It is important to be aware that the release or writing down of a loan can generate taxable income for the borrowing company and, in the absence of available exemptions, this trap can result in the company being hit with an unwanted tax charge. However, these can usually be avoided with planning in advance; before embarking on a debt restructuring exercise, please speak with us first.
RG’s Covid-19 tax tips – executors and personal representatives of deceased estates should check the inheritance tax valuations
Inheritance tax is generally payable on the value of the deceased’s assets as calculated at the date of death but there is an opportunity to save inheritance tax where the proceeds achieved on the subsequent sale of certain assets (typically shares and land) are lower than the date of death valuation.
The tax relief in question can be claimed provided the sale occurs within specific time frames, generally twelve months after the death when it comes to shares and four years in the case of land.
This presents a very real opportunity given the current economic climate, but you must take advice as the timing and the order in which assets are realised can influence the eventual tax liability.
RG’s Covid-19 tax tips – are you still trading through the most appropriate entity?
It’s always sensible, from time to time, for business owners to check that they are trading in the most efficient way, which typically means choosing between a partnership, LLP, a company or some combination thereof.
For those who have chosen to trade as a partnership or LLP, now might be the time to check that the rationale leading to that decision remains correct and to consider how your position might change if you were to form a company through which to operate your business.
Partnership businesses tend to pay tax on their profits as they arise, which contrasts with companies who generally pay less tax until profits are enjoyed by the business owners, at which point the position often evens itself out.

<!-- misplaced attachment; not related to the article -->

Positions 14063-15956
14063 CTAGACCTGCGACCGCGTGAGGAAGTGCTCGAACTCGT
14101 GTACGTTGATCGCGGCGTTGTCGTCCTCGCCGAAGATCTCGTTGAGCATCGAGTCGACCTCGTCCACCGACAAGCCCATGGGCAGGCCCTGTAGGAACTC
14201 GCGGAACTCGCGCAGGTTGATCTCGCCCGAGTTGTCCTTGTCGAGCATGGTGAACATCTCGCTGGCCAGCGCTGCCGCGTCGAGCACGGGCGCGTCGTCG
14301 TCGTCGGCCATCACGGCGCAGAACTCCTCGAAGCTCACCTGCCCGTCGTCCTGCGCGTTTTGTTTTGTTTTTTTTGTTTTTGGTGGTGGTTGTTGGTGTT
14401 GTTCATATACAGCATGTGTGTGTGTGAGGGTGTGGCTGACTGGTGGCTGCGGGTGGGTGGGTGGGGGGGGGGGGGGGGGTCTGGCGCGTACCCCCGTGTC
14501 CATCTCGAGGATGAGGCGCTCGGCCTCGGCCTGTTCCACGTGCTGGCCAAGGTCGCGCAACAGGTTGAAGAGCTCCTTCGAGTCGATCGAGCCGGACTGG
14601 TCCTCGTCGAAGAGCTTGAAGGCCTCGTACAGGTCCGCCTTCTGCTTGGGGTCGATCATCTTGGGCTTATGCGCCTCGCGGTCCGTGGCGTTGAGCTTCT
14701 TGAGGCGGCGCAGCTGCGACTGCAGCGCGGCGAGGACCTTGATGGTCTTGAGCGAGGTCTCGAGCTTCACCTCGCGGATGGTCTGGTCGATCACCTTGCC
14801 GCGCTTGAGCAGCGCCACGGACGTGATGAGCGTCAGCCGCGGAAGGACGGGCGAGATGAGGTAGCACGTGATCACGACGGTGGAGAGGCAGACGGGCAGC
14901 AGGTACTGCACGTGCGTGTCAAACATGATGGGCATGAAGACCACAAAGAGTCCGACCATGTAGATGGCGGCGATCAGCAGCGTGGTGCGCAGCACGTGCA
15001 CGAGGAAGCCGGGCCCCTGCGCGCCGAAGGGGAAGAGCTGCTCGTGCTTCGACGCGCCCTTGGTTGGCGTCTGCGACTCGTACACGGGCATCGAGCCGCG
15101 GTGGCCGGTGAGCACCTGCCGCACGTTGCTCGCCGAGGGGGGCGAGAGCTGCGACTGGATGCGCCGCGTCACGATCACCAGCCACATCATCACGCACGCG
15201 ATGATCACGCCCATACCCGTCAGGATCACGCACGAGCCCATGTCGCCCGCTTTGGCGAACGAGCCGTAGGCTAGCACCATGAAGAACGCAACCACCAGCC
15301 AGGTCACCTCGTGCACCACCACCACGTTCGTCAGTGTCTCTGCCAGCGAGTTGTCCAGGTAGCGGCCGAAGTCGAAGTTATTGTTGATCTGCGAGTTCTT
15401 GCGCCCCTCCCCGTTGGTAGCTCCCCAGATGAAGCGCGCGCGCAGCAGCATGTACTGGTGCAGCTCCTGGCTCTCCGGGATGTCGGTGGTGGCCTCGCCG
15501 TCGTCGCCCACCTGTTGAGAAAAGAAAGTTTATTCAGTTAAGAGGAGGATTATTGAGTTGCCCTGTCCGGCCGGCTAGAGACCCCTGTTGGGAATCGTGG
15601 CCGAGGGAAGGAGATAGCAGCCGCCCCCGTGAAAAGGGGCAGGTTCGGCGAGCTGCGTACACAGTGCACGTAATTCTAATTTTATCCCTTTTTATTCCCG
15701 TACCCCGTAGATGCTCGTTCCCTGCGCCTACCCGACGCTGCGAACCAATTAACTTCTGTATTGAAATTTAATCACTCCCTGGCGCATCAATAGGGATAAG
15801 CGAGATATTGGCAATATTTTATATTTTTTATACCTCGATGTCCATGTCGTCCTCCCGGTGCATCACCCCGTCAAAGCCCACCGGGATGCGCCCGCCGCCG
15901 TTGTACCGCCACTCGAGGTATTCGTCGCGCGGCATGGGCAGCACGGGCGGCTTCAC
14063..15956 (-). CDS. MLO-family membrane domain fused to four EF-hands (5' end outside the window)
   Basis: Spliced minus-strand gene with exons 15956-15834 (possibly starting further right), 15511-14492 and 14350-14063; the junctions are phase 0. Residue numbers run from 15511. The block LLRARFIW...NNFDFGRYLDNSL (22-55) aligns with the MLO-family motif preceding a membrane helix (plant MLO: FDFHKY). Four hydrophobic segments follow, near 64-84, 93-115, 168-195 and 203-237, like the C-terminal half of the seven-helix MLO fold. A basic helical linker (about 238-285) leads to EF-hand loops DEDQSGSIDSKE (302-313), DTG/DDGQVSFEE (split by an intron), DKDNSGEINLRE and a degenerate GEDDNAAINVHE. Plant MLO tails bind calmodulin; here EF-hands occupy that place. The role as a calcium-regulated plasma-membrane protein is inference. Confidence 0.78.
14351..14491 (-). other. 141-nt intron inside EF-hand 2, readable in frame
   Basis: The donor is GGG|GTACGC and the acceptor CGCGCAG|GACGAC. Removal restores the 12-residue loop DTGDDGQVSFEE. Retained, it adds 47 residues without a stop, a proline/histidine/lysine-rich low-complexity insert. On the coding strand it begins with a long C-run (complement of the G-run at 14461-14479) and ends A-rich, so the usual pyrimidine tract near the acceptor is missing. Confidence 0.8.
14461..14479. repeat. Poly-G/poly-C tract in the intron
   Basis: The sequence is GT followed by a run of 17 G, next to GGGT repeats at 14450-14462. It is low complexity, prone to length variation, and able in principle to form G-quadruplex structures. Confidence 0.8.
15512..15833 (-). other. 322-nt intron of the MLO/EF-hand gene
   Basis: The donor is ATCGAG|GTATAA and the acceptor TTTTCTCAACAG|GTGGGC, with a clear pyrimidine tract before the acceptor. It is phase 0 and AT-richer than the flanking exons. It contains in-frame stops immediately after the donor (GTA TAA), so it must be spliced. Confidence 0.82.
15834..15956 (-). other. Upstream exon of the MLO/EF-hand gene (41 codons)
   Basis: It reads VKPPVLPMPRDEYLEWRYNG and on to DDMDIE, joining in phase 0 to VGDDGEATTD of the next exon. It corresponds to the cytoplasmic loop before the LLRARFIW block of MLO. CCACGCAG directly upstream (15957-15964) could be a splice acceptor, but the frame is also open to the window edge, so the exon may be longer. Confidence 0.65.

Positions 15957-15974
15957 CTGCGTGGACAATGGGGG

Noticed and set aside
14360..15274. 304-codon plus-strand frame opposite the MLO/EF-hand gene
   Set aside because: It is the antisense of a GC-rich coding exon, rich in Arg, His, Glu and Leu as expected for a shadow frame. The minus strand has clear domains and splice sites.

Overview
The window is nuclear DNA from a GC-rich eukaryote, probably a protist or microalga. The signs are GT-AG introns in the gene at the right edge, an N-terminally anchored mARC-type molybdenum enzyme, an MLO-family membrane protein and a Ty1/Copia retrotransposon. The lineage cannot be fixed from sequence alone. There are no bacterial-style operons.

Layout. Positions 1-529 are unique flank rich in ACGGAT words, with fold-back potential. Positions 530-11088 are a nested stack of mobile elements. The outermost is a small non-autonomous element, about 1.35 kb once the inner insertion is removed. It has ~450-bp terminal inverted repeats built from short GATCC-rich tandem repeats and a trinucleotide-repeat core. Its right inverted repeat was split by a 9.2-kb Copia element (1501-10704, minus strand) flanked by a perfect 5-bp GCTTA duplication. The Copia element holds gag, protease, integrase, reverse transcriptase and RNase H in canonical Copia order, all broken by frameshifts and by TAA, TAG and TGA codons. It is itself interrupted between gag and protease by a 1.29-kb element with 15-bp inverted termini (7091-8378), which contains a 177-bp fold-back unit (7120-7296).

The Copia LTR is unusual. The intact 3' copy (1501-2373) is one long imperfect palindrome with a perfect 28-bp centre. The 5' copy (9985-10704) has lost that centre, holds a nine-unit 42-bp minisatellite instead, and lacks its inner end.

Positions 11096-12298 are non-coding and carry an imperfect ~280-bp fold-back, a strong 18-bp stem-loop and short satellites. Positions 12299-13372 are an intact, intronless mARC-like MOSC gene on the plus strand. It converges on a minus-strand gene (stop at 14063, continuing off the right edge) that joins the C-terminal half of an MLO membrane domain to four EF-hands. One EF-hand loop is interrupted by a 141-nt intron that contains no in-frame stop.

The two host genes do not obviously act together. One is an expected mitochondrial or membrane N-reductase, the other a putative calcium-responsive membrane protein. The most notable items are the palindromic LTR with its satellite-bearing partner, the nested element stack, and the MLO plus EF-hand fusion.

As a result of Covid-19, trading profits over the next few years could well be lower, but there may be increasing demands on working capital, meaning partners’ drawings are likely to be reduced even though they continue to pay high levels of tax. Effectively, partners may face paying tax on profits they cannot draw from their businesses for several years.
This could lessen the appeal of the partnership and LLP business model from a tax point of view, although their flexibility remains attractive: it is worth running the numbers to see whether the tax benefits outweigh some loss of flexibility.
RG’s Covid-19 tax tips – uncertainty regarding Enterprise Management Incentive (EMI) schemes
We have seen some comments stating that, if an EMI option holder is furloughed, their options could lapse because they no longer meet the working time requirements associated with the scheme.
We would hope HMRC will not interpret the relevant legislation so narrowly in current circumstances and, in addition, the EMI legislation offers averaging provisions and relaxations where an option holder would have been working but for certain specified circumstances which the government could extend to include furlough.
In the meantime:
- It might be sensible for employers to review the terms of their EMI schemes so as to understand what happens if an option holder ceases to be an eligible employee; and
- It might also be sensible for employers to consider whether existing EMI schemes are still fit for purpose, for example in terms of valuations and performance hurdles, and do they still sufficiently incentivise option holders?